The independent Committee on Standards in Public Life has begun its investigation into the abuse of parliamentary candidates at the 2017 General Election. It will look at whether existing laws to tackle intimidation and abuse are still adequate.
There’s no doubt that things have got a lot worse since 2015. Here in Cheltenham, things weren’t as bad as elsewhere in the country. But it was still the ugliest local campaign in living memory. Well over 100 Conservative posters were ripped down. Countless more were defaced – including one I saw in Charlton Kings which had been vandalised with a swastika. Other homes displaying posters suffered criminal damage, some with red paint being daubed on stonework depicting hammer and sickle insignia.
The net effect, unsurprisingly, was that people in Cheltenham were intimidated. Some who had planned to put up a poster explained that they were now too scared to do so. That chilling effect on freedom of speech should concern us all. It also means that residents risk being misled about the relative strength of local electoral support.
As for personal abuse, it has become a fact of life for all candidates. From listening to colleagues it sounds like I got off lightly - although I’ve been sent a death threat on social media, accompanied (charmingly) by a photograph of a headless corpse. There was also one individual who posted on Facebook inciting others to ‘stab [me] up’.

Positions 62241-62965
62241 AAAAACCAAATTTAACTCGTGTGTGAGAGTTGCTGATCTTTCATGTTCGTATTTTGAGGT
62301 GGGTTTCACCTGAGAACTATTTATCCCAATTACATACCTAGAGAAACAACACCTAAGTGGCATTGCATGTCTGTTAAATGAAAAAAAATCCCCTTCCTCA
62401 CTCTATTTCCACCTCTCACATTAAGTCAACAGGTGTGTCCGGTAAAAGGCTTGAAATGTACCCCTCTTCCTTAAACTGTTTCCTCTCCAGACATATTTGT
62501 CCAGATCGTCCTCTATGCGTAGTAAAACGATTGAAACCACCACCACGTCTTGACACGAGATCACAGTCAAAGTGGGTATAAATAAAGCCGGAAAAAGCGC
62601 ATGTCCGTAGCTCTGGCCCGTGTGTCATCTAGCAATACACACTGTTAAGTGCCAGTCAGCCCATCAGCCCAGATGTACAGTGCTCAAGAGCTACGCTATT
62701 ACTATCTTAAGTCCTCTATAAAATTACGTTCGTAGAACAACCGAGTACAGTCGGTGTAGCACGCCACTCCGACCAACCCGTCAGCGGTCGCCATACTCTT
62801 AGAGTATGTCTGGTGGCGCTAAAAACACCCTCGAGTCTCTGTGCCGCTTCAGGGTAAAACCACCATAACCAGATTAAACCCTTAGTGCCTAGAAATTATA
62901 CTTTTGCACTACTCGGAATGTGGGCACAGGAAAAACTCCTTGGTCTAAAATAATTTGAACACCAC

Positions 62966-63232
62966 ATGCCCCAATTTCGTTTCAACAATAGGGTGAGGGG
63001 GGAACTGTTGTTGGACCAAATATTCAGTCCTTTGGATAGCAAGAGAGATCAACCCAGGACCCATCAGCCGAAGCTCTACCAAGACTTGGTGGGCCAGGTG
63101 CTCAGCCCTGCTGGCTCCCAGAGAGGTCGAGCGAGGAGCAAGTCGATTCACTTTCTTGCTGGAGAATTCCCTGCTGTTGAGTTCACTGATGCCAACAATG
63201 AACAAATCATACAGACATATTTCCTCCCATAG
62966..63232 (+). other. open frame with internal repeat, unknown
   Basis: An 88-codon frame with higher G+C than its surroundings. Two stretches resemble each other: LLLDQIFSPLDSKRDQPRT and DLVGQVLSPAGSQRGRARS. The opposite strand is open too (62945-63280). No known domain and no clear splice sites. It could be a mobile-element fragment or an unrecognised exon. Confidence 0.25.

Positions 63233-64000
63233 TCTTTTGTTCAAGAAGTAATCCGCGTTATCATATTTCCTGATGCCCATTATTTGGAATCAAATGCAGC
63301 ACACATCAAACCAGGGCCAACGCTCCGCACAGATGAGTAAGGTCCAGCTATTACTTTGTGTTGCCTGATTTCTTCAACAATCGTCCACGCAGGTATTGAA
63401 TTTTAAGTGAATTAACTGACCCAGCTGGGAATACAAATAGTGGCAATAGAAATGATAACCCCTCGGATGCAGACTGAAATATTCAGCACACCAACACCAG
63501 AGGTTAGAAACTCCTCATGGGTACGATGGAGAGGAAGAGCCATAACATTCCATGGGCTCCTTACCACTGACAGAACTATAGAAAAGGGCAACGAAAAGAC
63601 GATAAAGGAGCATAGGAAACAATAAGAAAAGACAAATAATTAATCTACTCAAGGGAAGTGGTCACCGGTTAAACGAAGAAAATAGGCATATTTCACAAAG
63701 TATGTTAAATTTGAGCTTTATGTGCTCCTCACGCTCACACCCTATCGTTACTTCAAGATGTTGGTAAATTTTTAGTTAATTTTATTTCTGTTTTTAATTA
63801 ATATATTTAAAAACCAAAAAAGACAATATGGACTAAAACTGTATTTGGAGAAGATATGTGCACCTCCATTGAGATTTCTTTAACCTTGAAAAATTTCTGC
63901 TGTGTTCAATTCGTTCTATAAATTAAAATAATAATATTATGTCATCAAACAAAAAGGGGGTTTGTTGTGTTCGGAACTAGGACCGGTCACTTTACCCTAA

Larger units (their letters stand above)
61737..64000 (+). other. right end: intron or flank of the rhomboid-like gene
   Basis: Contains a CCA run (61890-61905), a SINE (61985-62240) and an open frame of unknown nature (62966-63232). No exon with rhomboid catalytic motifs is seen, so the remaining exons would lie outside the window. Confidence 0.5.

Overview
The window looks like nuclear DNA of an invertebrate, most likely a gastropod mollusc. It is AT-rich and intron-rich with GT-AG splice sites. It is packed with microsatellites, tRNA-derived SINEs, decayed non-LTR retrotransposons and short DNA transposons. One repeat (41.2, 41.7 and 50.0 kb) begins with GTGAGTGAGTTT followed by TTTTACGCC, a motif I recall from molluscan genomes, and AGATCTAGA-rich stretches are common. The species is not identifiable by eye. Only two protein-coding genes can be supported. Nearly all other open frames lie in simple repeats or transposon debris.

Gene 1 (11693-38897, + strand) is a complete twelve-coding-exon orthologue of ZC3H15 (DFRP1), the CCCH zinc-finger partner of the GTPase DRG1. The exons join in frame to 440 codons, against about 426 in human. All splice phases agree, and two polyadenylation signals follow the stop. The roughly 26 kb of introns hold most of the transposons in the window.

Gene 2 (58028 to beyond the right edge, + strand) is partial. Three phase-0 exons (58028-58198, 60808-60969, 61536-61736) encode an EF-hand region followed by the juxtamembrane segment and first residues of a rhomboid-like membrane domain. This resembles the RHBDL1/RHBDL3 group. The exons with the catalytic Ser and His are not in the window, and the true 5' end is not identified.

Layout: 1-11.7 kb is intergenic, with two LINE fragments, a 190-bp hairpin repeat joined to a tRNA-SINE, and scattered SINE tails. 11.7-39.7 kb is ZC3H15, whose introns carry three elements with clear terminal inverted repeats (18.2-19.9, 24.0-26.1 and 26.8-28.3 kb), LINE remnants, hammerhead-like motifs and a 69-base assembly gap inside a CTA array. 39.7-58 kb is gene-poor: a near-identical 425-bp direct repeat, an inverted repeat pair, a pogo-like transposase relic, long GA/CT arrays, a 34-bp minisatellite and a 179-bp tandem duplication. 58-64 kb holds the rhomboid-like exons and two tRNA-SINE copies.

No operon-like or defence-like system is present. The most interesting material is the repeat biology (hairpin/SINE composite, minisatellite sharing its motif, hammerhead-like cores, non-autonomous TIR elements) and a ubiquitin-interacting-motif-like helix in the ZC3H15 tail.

This doesn’t bother me particularly, and the fact is that police officers and others in public service get it far worse. But it does concern me that good people will be put off standing for election. I met one bright Pate’s student recently who said she had wanted to become an MP, but had now thought better of it based on what she had read on social media. She had a point. Scrolling through Twitter sometimes feels like wading through sewage. Facebook’s going that way too.
So what’s the solution? Some have suggested we need fresh laws to further criminalise abuse on line. I’m sceptical about that. We already have a raft of legislation regarding hate speech and inciting violence. And our police are stretched enough as it is.
My instinct is that the social media companies, which make billions of pounds from what is published on their platforms, need to do far more to tackle abusive online content. It is poisoning the well of public debate.
Their default position – that they’re not technically ‘publishers’ so shouldn’t be held accountable for what is written – rings increasingly hollow. It’s the corporate equivalent of ‘the dog ate my homework’.
Make no mistake: democracy and freedom of speech have no divine right to endure. We take them for granted at our peril. We all have a duty – candidates, corporations and individuals – to nurture and protect our way of life.